Low zinc levels can lead to some health concerns such as a loss of appetite and thus, unwanted weight loss. Other signs of a zinc deficiency include:
- Hair loss
- Skin sores that heal slowly
- Brain fog
- Lowered immune response
Zinc and mineral supplementation can help maintain a healthy nutritional balance, which may improve overall health.
Zinc Rich Foods
Some foods are a naturally rich source of zinc and can help boost your zinc levels. Some of these foods include oysters, beef and crab. Other sources that are rich in zinc include whole grains, legumes and cereals, but these also present a problem when it comes to bioavailability of certain minerals.
Whole grains, legumes, beans, seeds, nuts and fortified breakfast cereals also contain phytates, or phytic acid, which are compounds that can bind minerals like zinc, iron and manganese. This means that when you eat these foods, your body will have a difficult time absorbing them, potentially leaving you nutritionally deficient. And while cooking the foods can reduce the phytic acid, it can also destroy some minerals.
Luckily, phytic acid can be lessened, which can remove the barriers to nutrient absorption. Most of these foods can be soaked in a solution of water and vinegar or water and salt to lessen the phytates. Soaking nuts and beans also make them more digestible, leaving less problems like gas and bloating.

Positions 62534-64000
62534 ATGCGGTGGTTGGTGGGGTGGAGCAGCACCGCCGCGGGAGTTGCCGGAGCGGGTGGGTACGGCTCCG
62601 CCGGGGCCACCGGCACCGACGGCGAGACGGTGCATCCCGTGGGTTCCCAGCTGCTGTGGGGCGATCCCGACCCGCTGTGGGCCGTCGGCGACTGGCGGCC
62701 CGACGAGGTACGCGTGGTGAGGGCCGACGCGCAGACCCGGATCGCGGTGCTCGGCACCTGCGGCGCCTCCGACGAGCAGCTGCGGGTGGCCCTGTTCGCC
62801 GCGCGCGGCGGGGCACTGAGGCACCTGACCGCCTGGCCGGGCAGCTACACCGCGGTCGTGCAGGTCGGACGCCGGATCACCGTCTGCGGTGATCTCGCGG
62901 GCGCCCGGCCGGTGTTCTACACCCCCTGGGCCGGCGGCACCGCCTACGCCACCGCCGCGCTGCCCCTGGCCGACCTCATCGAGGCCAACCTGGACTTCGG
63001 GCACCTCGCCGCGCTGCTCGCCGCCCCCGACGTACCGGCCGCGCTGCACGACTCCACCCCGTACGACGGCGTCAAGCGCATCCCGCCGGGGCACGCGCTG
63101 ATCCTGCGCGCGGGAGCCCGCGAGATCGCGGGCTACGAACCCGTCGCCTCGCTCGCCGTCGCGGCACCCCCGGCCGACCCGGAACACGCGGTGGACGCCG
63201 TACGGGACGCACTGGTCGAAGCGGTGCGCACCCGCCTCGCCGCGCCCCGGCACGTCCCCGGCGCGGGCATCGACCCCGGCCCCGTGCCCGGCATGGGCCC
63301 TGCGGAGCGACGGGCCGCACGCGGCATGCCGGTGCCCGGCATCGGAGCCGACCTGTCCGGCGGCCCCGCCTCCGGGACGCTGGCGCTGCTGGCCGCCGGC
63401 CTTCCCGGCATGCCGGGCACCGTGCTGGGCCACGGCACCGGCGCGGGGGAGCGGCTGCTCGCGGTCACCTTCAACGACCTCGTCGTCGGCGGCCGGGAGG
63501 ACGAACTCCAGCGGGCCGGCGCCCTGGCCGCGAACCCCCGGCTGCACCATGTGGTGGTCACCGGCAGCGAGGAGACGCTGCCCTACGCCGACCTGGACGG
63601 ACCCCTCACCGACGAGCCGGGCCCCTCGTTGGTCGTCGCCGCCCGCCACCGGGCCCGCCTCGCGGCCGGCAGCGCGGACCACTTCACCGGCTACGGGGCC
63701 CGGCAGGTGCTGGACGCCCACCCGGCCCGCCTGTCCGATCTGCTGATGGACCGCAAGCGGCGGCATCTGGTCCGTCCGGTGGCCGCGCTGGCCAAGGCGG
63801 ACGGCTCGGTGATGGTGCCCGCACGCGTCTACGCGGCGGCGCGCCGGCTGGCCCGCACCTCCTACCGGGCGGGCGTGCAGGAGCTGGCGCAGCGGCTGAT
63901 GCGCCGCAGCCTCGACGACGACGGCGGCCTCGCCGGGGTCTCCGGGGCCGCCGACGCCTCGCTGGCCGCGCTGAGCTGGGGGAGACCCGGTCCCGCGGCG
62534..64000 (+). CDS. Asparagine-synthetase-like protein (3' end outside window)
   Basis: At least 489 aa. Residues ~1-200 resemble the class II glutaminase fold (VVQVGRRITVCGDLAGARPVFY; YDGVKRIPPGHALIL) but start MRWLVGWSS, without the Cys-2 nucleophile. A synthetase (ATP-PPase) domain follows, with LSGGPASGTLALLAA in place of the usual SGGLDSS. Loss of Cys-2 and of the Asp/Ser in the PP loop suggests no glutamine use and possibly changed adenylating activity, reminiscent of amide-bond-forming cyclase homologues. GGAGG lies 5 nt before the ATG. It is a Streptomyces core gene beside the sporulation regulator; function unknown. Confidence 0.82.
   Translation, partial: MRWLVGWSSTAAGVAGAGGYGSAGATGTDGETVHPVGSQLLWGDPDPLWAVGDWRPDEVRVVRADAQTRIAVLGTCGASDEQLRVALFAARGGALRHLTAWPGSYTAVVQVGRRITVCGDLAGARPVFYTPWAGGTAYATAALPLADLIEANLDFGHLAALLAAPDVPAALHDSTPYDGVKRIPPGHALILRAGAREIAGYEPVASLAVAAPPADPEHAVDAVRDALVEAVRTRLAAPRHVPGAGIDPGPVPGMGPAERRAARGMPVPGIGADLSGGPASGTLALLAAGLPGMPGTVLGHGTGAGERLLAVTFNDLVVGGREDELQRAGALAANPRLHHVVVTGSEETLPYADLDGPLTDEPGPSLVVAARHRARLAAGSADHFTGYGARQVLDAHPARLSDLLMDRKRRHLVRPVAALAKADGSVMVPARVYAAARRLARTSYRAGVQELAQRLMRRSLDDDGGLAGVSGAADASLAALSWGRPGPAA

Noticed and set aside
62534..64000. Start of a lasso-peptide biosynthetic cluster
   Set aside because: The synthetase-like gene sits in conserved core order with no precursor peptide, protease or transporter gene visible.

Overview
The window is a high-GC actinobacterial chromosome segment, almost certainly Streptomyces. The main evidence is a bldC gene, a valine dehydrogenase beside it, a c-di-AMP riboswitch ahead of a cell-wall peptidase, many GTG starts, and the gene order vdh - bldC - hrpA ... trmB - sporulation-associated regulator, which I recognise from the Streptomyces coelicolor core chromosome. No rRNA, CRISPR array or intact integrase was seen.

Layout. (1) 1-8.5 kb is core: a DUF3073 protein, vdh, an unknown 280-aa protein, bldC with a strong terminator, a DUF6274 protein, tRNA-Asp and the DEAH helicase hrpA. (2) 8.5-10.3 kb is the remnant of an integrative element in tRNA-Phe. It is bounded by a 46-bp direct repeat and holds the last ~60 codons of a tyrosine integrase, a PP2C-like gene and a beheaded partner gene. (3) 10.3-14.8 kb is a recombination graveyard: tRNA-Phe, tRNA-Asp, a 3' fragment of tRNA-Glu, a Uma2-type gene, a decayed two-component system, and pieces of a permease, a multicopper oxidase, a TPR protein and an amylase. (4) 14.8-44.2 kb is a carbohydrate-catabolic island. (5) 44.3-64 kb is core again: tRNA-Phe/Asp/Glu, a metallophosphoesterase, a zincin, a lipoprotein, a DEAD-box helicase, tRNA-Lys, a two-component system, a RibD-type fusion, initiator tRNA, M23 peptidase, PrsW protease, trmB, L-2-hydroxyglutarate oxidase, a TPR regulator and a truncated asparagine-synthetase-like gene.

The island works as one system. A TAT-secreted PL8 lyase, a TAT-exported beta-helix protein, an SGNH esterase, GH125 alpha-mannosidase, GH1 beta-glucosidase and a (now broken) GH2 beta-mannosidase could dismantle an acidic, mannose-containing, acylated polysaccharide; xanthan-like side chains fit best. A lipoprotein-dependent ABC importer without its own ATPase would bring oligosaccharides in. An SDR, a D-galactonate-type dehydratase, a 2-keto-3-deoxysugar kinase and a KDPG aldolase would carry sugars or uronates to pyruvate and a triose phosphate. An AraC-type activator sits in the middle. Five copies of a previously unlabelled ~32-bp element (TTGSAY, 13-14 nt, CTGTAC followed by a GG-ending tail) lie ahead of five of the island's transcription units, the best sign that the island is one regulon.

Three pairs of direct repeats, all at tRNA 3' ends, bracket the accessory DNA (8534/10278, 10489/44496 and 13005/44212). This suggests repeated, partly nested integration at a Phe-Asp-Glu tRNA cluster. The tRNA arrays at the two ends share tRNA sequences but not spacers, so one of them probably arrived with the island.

A zinc supplement can also fill in some nutritional gaps. Because zinc is found in every cell of your body, it is the second most abundant trace element behind iron, which shows how important this versatile nutrient is. Supplementing with zinc can help ensure you take advantage of the benefits like immune and blood sugar support, healthy skin and cardiovascular support.
Magnesium and Copper
Magnesium is a mineral that helps convert food into energy and supports the health of the nervous system, muscles and numerous chemical actions of the body. Some people use magnesium supplements to get better sleep, while others use it to help them relax after a stressful day. Getting enough magnesium into your daily diet is essential for good health, especially for those with digestive issues and mature individuals.
Copper is an essential nutrient that the body uses for numerous functions like immune support, and it plays a role in the generation of ATP, your body’s main source of energy. (2) Copper deficiencies may lead to issues such as weakness and digestive issues. And while the body only requires a small amount of copper to maintain health, it is important to get enough into your diet, since your body cannot produce it.